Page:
Okay~I know I said I would get this posted earlier in the day, but I guess it's better late than never... So, I call this a "Semi-Tutorial" because I can only get so detailed when not demonstrating first hand. So, if it's confusing... I'm sorry... A couple of weeks ago, a friend of mine asked me to make some stain glass charms for her jewelry. (If you want some custom jewelry you can check her out here.) Now I've done stain glass in the past, but it has been literally over a decade! It was fun giving myself a quick refresher. Now before I begin the step by step process let me add this little disclaimer... ***I am NOT a scrapbooker*** I seem to lack the visual eye and talent for matching different paper and color schemes together. So please don't judge my quirky designs ;).
So, I call this a "Semi-Tutorial" because I can only get so detailed when not demonstrating first hand. So, if it's confusing... I'm sorry...
Also, this is my first tutorial, so please bear with me. That being said, let's begin! :)
The first thing you need is the right tools.
*Small clamps or clothes pins (I recommend they be mounted to a large block. You'll see
*Basic paint brush
*Needle nose pliers
*Soldering iron (You will also want to have a heat proof stand for your iron.)
*Very wet sponge (not pictured)
You will definitely want to place a piece of ply-wood as your work area, so you don't scorch your table top like I did! :( Do as I say...not as I do!
Now, here is a basic list of supplies you need to make a pendant:
*Small pieces (in pairs) of cut glass or beveled glass. The above pieces were purchased from a local stained glass supplier here in AZ. (Sizes 1"x1", 1"x2", 1.5"x1.5", 1"x1.5"). You are free to
cut your own glass, if you so desire, but I find this much easier...(and I've cut A LOT of glass!)
*Copper foil. This is available at Hobby Lobby for less than what the supplier charges. Even better if you have a 40% off coupon!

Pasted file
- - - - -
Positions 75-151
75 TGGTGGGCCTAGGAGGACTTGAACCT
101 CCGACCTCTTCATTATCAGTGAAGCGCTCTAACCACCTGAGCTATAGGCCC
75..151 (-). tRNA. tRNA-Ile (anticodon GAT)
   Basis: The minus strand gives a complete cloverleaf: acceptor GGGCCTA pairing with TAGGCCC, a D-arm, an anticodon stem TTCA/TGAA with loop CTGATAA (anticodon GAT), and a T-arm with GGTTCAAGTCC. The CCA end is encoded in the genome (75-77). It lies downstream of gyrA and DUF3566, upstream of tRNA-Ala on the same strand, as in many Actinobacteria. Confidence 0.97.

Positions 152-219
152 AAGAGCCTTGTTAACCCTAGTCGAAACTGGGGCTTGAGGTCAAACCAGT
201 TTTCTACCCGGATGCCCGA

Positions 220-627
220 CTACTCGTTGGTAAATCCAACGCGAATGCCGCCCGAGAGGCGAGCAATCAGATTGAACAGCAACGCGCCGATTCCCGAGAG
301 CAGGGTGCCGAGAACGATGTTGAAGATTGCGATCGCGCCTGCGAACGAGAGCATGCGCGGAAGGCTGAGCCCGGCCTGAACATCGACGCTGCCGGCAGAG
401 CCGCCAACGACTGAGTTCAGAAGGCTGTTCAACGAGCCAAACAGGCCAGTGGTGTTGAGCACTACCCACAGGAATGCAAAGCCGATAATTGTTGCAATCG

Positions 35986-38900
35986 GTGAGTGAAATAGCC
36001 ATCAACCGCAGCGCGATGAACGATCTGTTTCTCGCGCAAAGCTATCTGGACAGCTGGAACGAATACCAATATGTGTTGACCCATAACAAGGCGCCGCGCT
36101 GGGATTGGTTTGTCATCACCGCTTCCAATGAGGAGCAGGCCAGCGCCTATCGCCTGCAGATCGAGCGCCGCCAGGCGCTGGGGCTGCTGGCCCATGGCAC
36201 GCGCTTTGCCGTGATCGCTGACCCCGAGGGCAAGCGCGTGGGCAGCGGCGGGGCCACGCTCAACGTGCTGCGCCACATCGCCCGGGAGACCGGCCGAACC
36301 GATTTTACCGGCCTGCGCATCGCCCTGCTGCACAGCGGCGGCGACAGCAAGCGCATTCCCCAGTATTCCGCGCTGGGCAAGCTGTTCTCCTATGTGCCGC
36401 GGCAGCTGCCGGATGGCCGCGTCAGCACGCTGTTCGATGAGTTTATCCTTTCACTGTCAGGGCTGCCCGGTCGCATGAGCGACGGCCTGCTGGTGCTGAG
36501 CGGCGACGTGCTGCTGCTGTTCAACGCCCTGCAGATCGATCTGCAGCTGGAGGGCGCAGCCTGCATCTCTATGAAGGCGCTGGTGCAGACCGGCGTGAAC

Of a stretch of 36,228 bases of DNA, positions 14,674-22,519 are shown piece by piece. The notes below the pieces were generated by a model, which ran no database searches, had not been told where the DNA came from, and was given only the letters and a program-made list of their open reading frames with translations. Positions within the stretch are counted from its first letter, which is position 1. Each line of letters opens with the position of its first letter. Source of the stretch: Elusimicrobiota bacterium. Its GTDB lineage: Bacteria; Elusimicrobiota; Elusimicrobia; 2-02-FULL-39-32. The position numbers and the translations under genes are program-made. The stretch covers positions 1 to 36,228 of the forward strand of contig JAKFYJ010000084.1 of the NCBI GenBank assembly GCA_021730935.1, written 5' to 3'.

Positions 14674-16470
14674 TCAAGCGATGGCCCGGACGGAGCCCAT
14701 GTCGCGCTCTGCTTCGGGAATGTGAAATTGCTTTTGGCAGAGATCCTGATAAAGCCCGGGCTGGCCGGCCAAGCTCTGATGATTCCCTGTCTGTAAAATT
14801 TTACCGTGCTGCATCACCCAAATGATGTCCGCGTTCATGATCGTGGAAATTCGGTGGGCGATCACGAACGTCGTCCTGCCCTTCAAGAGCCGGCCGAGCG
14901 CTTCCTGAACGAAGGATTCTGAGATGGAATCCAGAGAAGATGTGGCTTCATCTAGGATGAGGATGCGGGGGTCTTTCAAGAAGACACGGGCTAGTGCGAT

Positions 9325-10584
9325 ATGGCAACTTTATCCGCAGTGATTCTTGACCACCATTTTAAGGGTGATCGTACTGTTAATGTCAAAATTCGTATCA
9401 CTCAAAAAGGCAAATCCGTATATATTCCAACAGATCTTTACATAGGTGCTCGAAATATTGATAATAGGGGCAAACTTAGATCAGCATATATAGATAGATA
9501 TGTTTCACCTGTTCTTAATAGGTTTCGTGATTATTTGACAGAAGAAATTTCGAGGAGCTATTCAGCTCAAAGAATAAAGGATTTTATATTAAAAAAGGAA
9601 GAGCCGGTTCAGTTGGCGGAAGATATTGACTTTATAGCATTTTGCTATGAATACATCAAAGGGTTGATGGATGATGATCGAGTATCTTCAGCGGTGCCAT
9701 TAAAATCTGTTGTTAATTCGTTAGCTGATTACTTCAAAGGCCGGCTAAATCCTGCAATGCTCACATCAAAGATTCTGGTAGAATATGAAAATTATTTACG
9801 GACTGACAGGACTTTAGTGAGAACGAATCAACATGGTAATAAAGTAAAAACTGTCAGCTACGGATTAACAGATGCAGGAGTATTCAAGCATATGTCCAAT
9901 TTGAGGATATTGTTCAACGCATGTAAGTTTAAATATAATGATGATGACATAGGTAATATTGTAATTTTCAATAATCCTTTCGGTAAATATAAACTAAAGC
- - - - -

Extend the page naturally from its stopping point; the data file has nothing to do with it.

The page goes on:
*Safety flux for copper foil. Also available at Hobby Lobby.
*Lead Free solder. It is VERY important to use LEAD FREE solder if you are using the pedants as jewelry. We don't want to be causing people to get sick or anything like that. Lead Free solder is also available at Hobby Lobby, but I personally do not recommend the brand they sell. It is hard to melt and difficult to work with. I purchased the above solder from the supplier.
*Jump rings and lobster claw clasps.
*And lastly the design, image or photograph cut to the size of glass you are using for your charm. These are the designs I made. Make sure your insert is double-sided since it will be sandwiched between 2 pieces of glass. If you are using an image from the internet, make sure it is not copyrighted!
1st sandwich your image between 2 pieces of glass.
Keeping the glass and image aligned, carefully place on the center of the sticky side of the copper foil. Wrap around the entire edge of the glass. Fold down foil to frame the glass.
Take your pencil and firmly (but gently) rub down the copper foil on edges and face of glass (both sides). This will help adhere the foil to the glass and keep the flux (next step) from leaking into the pendant. (Did I overuse the parentheses? ;)
At this time, you can trim any imperfections with your Exact-o knife.
Once your copper foil is on and secure, brush flux onto the copper foil. Make sure you completely cover the foil, but do not slather! You do not want to flux to leak into your design!
You are ready to solder! You will have to experiment with the solder, because it differs from brand to brand. Play around until you figure out how to make it smooth. Make sure to reapply your flux as often as needed. Also, clean you iron between applications. This is when you will use your wet sponge. (I know this step can be confusing. If I get enough requests, I will post a video of how I solder.)
Solder the front and back first.
After it will look like this. At this time, it will be easier solder and smooth the edges.
***If your solder job isn't "perfect"...No worries!!! Part of the "charm" of these little beauties is how raw and imperfect they are!***
To attach your clasp, apply a small bit of flux to the closed opening of your jump ring. Then solder to your charm.
Clean your pendant with a wet towel. Your can use window cleaner, but do not spray directly on the pendant and do not emerge in water.
You're done!!! Enjoy your pretty charm!
There are so many possibilities with this project, so let your creativity run wild! You may spend a pretty penny to get started, but you will be able to make dozens upon dozens of charms with the basic supplies you purchase.
I hope it all made sense... If your have ANY questions, please ASK! Have some fun with it and let me know how it goes!
I'm linking up here.
Have a lovely day!